Victoria, BC

A Victorian Christmas at Craigdarroch Castle

Jason Stevens, who performs A Christmas Carol at Craigdarroch Castle in Victoria, B.C.

Jason Stevens’ one-man show of the Charles Dickens classic A Christmas Carol has become part of the December events at Craigdarroch Castle in Victoria, B.C., where Christmas in late-Victorian times is celebrated. He stands next to the richly trimmed tree in the castle’s Drawing Room.
JOHN MASTERS/Meridian Writers’ Group

IN THE ATTIC room of a dour Victorian mansion, a man steps from the shadows. He wears a black scarf and black, half-finger gloves. “Marley was dead,” he intones.

So begins Jason Stevens’ recital of the Charles Dickens classic, A Christmas Carol, in which the ghost of Jacob Marley comes to Ebenezer Scrooge, his longtime business partner, and teaches him to mend his bitter ways. The setting is appropriate: late-Victorian Craigdarroch Castle, an opulently appointed, 39-room baronial home of oak and granite built by Robert Dunsmuir on the proceeds from the coal mines he owned. Dunsmuir was, says the Encyclopedia of British Columbia, “the richest man in B.C. and also one of its most detested, primarily because of the ruthless labour practices at his mines.” A man, then, after Scrooge’s own cold heart.

Jason Stevens, in orating the novel, takes a page from Dickens’ book. The author often gave readings, both at home in England and in America. From late November 1867 to late April 1868, for example, Dickens spoke 76 times in Boston, New York and across the northeast United States, packing halls with a thousand or more eager listeners.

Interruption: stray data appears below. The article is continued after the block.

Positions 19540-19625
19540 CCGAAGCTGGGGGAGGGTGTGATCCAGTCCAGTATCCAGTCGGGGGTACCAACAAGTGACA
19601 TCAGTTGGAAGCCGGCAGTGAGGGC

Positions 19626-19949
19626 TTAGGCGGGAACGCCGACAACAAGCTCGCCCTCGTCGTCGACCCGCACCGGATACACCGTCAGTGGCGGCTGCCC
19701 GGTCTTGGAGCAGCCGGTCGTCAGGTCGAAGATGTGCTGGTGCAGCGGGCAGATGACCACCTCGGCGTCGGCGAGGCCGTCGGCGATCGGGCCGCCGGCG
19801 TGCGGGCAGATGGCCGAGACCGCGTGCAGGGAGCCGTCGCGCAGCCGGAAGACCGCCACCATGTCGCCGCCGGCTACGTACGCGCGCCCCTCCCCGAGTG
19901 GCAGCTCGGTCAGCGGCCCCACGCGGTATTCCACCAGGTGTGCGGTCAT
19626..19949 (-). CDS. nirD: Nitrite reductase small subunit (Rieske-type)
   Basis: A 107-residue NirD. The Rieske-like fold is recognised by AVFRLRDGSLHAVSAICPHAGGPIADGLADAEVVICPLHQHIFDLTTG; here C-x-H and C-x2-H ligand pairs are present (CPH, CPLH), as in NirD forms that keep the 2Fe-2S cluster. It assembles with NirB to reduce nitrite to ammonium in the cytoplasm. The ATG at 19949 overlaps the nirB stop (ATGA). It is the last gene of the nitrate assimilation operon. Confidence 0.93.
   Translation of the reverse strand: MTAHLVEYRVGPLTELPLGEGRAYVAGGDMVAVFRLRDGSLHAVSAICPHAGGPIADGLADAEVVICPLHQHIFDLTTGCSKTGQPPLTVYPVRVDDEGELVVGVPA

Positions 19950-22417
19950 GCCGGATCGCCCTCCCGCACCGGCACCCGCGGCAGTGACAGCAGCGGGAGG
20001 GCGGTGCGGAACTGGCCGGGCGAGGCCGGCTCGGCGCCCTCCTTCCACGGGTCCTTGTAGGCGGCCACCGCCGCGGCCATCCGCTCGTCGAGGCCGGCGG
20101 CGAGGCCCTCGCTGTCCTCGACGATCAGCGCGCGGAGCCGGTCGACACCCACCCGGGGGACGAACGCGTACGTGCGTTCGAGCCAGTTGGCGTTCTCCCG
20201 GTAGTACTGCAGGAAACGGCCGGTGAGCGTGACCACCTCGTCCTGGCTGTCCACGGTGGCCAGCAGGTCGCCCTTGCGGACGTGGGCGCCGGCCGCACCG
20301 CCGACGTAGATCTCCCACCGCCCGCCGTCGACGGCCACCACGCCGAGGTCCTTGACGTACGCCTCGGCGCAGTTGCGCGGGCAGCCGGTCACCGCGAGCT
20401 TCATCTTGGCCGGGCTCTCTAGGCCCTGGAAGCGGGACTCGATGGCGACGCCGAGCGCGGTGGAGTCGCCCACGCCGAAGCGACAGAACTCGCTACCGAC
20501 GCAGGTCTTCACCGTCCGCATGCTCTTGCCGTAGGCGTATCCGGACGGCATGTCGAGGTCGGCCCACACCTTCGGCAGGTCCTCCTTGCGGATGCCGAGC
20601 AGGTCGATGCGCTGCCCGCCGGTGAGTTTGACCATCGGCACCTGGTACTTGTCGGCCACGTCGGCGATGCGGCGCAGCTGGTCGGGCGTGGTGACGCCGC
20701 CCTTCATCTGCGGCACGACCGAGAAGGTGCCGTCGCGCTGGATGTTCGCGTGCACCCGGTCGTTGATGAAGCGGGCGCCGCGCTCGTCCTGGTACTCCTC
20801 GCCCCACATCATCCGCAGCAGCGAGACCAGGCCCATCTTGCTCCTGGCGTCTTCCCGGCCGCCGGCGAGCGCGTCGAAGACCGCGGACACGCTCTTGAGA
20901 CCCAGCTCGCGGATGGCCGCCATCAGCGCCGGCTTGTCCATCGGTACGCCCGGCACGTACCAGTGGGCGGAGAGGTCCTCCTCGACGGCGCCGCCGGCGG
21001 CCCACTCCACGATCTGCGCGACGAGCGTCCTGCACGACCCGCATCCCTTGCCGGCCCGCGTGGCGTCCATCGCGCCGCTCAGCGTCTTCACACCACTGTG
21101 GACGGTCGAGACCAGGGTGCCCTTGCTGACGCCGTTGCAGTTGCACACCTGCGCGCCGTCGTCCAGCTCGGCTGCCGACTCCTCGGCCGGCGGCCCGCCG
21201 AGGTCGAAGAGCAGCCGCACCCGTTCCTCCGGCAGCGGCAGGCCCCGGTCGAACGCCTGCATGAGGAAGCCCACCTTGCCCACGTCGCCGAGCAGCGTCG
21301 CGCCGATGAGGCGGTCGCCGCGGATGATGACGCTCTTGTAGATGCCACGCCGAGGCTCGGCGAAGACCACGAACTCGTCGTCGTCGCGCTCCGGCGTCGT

Stevens’ crowds are more modest, between 10 and 40 people. But, like Dickens, Stevens doesn’t just read aloud: he works from a script that highlights some parts of the story and ignores others, and he plays 16 characters. The whole book, he says, would take 3 1/2 hours to do. He tells the tale in an hour, but you’ll be hard-pressed to know what he’s left out.

An actor by trade, Stevens began his Yuletide show at Craigdarroch in 2012. “It’s developing a following,” he says. “We have people who come from Seattle and make it part of their Christmas.”

A Christmas Carol deepens the already thick Victorian Christmas atmosphere at the castle, which includes Christmas carol sing-alongs in the Drawing Room. It, like the rest of the castle, is decked out each December as it would have been in the Dunsmuirs’ day, giving visitors a sense of how the holiday was celebrated among the wealthiest of British Empire colonials.

Six weeks are needed to set up the decorations, says Craigdarroch’s Laura Torbet, and what’s displayed is lavish and “very accurate. This family was known for going above and beyond.”

Mantelpieces and fireplaces throughout the castle are wreathed in ribbons, green holly and red berries. There are Christmas trees on all four floors, but the main attraction is the one in the Drawing Room, richly trimmed and surrounded by dolls, train sets and other toys. The candles on the tree are now electrically lit, but in the 1890s the branches would have twinkled with dozens of open flames. The effect must have been beautiful. In case anything went wrong, a maid stood by with a bucket of water.

Joan Dunsmuir and her 10 children lived in Craigdarroch from its completion in 1890 until Joan’s death in 1908. Robert, however, never got to enjoy it: he died, aged 63, in 1889. Perhaps if he’d had a Jacob Marley...



For more information on Craigdarroch Castle visit its website at

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